20. Frijters, P., & Beatton, T. (2012). The mystery of the U-shaped relationship between happiness and age. Journal of Economic Behavior & Organization, 82(2–3), 525–542.CrossRefGoogle Scholar
  21. Galster, G. (1987). Identifying the correlates of dwelling satisfaction: An empirical critique. Environment and Behavior, 19, 539–568.CrossRefGoogle Scholar
  22. Galster, G., & Hesser, G. (1981). Residential satisfaction: Compositional and contextual correlates. Environment and Behavior, 13, 735–758.CrossRefGoogle Scholar
  23. Iacovou, M. (2010). Leaving home: Independence, togetherness and income. Advances in Life Course Research, 15(4), 147–160.CrossRefGoogle Scholar
  24. Inglehart, R. (2002). Gender, aging, and subjective well-being. International Journal of Comparative Sociology, 43(3–5), 391–408.CrossRefGoogle Scholar
  25. Jacobs, D., Wilson, J., Dixon, S., Smith, J., & Evens, A. (2009). The relationship of housing and population health: A 30-year retrospective analysis. Environmental Health Perspectives, 117, 597–604.Google Scholar
  26. Jones, K., & Duncan, C. (1996). People and places: The multilevel model as a general framework for the quantitative analysis of geographical data. In P. Longley & M. Batty (Eds.), Spatial analysis: Modelling in a GIS environment. Cambridge: Geoinformation International.Google Scholar
  27. Kahneman, D., & Krueger, A. (2006). Developments in the measurement of subjective well-being. Journal of Economic Perspectives, 20(1), 3–24.CrossRefGoogle Scholar
  28. Marcelli, E., & Easterlin, R. (2005). Beyond gender differences in US life cycle happiness. Working papers 2, Department of Economics, University of Massachusetts Boston.Google Scholar
  29. McKay, S. (2004). Poverty or preference: What do ‘consensual deprivation indicators’ really measure? Fiscal Studies, 25(2), 201–223.CrossRefGoogle Scholar
  30. Melbourne Institute of Applied Economic and Social Research. (2012). HILDA survey annual report 2011. Available online at:
  31. Merton, R. K. (1957). Continuities in the theory of reference groups and social structure. In R. K. Merton (Ed.), Social theory and social structure. Glencoe: Free Press.Google Scholar
  32. Michalos, A. C. (1985). Multiple discrepancies theory (MDT). Social Indicators Research, 16(4), 347–413.CrossRefGoogle Scholar
  33. Morgan, S. L. (2006). Expectations and aspirations. In G. Ritzer (Ed.), The Blackwell encyclopedia of sociology. Malden: Blackwell.Google Scholar
  34. Mroczek, D., & Kolarz, C. (1998). The effect of age on positive and negative affect: A developmental perspective on happiness. Journal of Personality and Social Psychology, 75(5), 1333–1349.CrossRefGoogle Scholar
  35. Nakazato, N., Schimmack, U., & Oishi, S. (2011). Effect of changes in living conditions on wellbeing: A prospective top–down bottom–up model. Social Indicators Research, 100(1), 115–135.CrossRefGoogle Scholar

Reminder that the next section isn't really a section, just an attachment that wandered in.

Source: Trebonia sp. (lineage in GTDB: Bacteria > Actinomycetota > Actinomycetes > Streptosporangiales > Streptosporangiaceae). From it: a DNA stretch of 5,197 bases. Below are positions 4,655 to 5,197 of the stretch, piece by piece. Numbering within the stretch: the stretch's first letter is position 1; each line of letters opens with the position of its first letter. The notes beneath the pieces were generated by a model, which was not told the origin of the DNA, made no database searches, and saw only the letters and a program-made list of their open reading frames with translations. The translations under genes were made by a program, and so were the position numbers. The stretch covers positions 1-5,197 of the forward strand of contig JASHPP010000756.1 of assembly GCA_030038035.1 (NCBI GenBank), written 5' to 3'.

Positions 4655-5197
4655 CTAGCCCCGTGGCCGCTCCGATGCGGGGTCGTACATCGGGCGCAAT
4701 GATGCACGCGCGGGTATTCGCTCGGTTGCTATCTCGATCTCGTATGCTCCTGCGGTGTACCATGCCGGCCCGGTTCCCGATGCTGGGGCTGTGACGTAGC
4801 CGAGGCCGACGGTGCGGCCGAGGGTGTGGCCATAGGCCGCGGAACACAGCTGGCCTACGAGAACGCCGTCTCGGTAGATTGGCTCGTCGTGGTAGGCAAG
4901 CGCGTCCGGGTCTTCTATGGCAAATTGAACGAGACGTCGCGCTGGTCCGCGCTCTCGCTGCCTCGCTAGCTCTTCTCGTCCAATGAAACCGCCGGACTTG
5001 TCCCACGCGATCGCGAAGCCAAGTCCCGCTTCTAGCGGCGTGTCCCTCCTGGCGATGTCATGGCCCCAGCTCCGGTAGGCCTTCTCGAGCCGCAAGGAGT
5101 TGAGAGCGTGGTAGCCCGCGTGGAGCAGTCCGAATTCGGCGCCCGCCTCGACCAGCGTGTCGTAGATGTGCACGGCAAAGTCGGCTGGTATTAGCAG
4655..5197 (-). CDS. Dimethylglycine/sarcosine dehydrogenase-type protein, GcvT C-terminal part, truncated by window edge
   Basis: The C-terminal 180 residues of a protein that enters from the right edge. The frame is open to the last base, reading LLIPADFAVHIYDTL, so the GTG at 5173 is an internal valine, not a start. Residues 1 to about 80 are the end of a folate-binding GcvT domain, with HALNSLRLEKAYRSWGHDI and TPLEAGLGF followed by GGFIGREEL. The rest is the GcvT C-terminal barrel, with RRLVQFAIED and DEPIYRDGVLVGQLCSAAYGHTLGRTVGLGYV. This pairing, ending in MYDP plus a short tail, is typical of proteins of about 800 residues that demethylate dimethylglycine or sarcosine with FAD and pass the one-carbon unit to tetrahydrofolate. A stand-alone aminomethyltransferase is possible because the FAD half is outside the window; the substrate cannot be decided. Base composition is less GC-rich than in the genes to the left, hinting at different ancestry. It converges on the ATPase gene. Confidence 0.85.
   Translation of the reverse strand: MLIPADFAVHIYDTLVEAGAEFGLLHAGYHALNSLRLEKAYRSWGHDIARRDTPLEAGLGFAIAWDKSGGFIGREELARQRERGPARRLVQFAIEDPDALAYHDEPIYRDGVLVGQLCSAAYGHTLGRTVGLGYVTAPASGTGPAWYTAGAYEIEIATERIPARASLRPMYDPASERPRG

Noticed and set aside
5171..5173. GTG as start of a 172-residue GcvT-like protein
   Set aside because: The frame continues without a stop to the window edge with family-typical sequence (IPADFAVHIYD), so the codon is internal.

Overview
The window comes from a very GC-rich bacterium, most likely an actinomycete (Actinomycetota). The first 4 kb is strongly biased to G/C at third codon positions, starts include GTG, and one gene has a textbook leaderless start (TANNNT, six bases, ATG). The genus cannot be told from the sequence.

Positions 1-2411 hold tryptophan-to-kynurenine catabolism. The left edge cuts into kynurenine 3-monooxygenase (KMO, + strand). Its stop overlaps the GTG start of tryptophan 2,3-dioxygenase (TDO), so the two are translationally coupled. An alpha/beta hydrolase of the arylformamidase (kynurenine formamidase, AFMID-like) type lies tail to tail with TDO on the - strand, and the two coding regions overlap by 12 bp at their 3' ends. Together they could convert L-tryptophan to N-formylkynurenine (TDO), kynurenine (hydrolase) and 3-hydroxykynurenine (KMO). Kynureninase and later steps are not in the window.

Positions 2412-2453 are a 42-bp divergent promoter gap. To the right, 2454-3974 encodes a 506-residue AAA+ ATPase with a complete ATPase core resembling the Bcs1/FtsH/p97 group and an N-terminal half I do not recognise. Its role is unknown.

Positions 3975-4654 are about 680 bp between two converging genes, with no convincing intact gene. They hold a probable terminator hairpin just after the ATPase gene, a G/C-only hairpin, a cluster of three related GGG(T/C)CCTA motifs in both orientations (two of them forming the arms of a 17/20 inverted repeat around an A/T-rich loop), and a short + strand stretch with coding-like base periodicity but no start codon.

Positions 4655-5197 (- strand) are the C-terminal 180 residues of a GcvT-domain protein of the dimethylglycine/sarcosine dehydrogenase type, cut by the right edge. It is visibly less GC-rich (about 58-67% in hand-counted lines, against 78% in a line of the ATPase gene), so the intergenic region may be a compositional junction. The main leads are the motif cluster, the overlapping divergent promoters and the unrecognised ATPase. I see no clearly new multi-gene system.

36. Neutze, M. (2010). Housing for indigenous Australians. Housing Studies, 15(4), 485–504.CrossRefGoogle Scholar
  37. Nuttall, D., Goldstein, H., Prosser, R., & Rasbash, J. (1989). Differential school effectiveness. International Journal of Educational Research, 13, 769–776.CrossRefGoogle Scholar
  38. OECD. (2011). Housing conditions. In How’s life? Measuring well-being. OECD Publishing. Google Scholar
  39. Pahl, J. (1983). The allocation of money and the structuring of inequality within marriage. The Sociological Review, 31(2), 237–262.CrossRefGoogle Scholar
  40. Pevalin, D., Taylor, M., & Todd, J. (2008). The dynamics of unhealthy housing in the UK: A panel data analysis. Housing Studies, 23(5), 679–695.CrossRefGoogle Scholar
  41. Robinson, J., & Godbey, G. (1997). The surprising ways americans use their time. University Park: Pennsylvania State University Press.Google Scholar
  42. Rohe, W. M., & Basolo, V. (1997). Long-term effects of homeownership on the self-perceptions and social interaction of low-income persons. Environment and Behavior, 29(6), 793–819.CrossRefGoogle Scholar
  43. Tabachnick, B. G., & Fidell, L. S. (2001). Using multivariate statistics (4th ed.). Sydney: Allyn and Bacon.Google Scholar
  44. Taylor, M., Pevalin, D., & Todd, J. (2007). Psychological costs of unsustainable housing commitments. Psychological Medicine, 37, 1027–1039.CrossRefGoogle Scholar
  45. Tomaszewski, W., Meiklejohn, C., Smith, A., & Haynes, M. (2013) Residential mobility in later life and its links with housing conditions and wellbeing of older people. In 7th Australasian housing researchers’ conference.Google Scholar
  46. Vera-Toscano, E., & Ateca-Amestoy, V. (2008). The relevance of social interactions on housing satisfaction. Social Indicators Research, 86(2), 257–274.CrossRefGoogle Scholar
  47. Waldron, S. (2010). Measuring subjective wellbeing in the UK. ONS working paper, Newport: ONS.Google Scholar
  48. Weidemann, S., & Anderson, J. (1985). A conceptual framework for residential satisfaction. In I. Altman & C. Werner (Eds.), Home environments. New York: Plenum.Google Scholar

Copyright information

© Springer Science+Business Media Dordrecht 2013

Authors and Affiliations

  1. 1.Institute for Social Science Research, School of Social ScienceThe University of QueenslandSt. LuciaAustralia
  2. 2.Institute for Social Science Research, School of Social ScienceThe University of QueenslandSt. LuciaAustralia

Personalised recommendations